Imagine biting into an apple and discovering the inside is blue. Or cutting into an orange and seeing a nice shade of green. It might freak you out a little bit, right? Maybe make you think twice about eating it?
That’s what the Yellow Flesh watermelon is like. The normally pinkish-red flesh we’re used to seeing in watermelon is, well, yellow. But it shouldn’t freak you out because it’s supposed to be that way. And you should definitely eat it because it’s delicious.
The Yellow Flesh – also known as the Yellow Crimson, and the almost identical twin of the red-fleshed Crimson Sweet – is described by some as having a sweeter, almost honey-like taste than regular watermelons. I’ve never had a yellow flesh watermelon, but based on that description, I’m now dying to try one.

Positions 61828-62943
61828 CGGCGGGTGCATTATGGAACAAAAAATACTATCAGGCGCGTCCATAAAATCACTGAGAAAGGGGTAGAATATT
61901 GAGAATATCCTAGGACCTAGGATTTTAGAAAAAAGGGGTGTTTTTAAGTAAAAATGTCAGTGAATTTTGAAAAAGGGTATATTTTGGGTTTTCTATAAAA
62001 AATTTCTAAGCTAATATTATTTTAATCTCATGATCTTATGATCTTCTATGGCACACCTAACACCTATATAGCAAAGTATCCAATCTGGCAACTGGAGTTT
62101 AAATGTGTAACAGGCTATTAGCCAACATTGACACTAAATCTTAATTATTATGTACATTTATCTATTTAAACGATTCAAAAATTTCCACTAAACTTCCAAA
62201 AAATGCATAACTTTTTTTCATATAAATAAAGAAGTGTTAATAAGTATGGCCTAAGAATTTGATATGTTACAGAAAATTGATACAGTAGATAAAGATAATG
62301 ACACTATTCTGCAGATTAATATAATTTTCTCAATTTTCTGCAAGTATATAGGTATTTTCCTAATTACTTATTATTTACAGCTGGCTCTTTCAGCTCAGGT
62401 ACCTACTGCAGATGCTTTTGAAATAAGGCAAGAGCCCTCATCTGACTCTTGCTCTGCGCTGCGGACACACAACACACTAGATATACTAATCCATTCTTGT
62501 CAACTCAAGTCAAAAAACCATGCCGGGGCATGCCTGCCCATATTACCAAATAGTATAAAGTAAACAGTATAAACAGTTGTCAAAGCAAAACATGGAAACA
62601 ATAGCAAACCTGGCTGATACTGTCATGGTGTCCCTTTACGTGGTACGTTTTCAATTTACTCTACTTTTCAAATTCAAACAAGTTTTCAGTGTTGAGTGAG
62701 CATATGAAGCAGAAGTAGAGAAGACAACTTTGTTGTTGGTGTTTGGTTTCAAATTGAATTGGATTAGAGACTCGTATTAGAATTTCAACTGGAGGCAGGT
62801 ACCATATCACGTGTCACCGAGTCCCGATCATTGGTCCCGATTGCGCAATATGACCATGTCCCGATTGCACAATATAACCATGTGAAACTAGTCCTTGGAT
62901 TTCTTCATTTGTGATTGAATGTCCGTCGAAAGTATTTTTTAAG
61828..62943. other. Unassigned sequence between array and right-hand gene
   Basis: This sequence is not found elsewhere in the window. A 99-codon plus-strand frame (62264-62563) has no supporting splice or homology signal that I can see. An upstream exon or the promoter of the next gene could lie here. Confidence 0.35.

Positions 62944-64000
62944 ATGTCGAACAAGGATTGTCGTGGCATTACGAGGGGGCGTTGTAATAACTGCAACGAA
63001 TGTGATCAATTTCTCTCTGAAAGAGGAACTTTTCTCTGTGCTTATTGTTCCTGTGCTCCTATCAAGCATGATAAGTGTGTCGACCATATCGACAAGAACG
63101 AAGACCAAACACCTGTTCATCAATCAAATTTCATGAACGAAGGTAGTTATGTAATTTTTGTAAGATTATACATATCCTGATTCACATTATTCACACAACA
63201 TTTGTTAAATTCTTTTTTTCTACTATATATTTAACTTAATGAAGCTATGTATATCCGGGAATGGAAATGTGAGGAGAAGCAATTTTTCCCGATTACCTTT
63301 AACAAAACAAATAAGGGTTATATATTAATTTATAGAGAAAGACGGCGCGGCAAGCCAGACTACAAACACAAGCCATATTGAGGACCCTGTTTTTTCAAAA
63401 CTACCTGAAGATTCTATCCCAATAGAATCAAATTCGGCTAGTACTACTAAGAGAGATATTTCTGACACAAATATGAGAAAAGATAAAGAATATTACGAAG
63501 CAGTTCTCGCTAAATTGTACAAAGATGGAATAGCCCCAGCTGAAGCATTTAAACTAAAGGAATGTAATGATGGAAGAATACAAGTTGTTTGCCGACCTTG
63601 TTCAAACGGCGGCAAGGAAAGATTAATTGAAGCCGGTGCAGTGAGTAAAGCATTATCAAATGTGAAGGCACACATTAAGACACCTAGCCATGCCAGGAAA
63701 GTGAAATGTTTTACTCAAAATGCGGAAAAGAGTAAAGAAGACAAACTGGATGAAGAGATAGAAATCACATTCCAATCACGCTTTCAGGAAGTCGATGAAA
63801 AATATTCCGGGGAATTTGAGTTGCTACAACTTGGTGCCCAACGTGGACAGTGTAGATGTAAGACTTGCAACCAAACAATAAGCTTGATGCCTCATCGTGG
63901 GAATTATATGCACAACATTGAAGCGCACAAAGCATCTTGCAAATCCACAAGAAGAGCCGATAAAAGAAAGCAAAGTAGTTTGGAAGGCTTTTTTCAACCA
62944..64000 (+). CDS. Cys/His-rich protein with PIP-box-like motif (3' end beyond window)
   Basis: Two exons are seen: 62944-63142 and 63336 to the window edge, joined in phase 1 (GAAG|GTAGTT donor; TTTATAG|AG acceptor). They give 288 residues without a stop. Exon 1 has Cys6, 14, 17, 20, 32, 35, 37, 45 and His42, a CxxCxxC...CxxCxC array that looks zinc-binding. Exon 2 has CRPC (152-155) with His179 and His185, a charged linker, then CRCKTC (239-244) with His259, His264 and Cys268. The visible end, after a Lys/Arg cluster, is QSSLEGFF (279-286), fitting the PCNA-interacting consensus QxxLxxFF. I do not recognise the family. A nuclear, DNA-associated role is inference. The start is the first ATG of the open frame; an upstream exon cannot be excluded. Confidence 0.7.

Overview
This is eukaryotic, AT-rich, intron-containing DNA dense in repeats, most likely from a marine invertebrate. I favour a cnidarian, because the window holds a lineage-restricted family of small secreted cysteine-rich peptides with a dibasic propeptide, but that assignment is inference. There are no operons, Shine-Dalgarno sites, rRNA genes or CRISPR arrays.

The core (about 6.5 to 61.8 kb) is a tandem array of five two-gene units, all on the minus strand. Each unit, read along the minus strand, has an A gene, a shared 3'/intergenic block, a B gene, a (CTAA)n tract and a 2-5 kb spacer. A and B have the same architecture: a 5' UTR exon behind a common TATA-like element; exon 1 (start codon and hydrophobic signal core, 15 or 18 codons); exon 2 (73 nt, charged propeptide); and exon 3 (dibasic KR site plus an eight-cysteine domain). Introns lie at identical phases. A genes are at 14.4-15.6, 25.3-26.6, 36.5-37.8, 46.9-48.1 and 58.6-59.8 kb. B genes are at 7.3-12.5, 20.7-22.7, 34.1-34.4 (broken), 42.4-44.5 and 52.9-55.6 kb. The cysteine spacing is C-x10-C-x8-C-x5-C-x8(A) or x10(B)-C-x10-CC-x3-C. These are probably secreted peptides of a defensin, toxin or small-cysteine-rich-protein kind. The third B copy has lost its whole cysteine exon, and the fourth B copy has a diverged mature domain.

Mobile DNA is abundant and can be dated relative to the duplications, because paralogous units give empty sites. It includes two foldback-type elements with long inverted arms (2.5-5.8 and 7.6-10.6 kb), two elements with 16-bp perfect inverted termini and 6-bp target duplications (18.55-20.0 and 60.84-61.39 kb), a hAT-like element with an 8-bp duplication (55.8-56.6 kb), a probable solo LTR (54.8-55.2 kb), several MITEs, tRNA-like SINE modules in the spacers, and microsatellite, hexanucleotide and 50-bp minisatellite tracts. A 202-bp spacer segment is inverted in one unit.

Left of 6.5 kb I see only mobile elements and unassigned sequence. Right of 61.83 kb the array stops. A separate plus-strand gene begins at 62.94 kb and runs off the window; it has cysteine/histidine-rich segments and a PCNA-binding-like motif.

Related to the Yellow Flesh is the Desert King Yellow watermelon (with a yellowish, light green exterior and prized for being able to grow in dry conditions), the Yellow Flesh Black Diamond watermelon, the Tastigold watermelon and a few other similar varieties. You can read more about the yellow fleshed family here.
What’s funny is, from the outside, the Yellow Flesh looks just like any other watermelon. It might actually make for a nice little prank, substituting your mother or cousin’s traditional watermelon with one of these varieties and then enjoying the show while they cut into it for the first time. Okay, maybe it’s not that funny, but I’d get a chuckle out of it.
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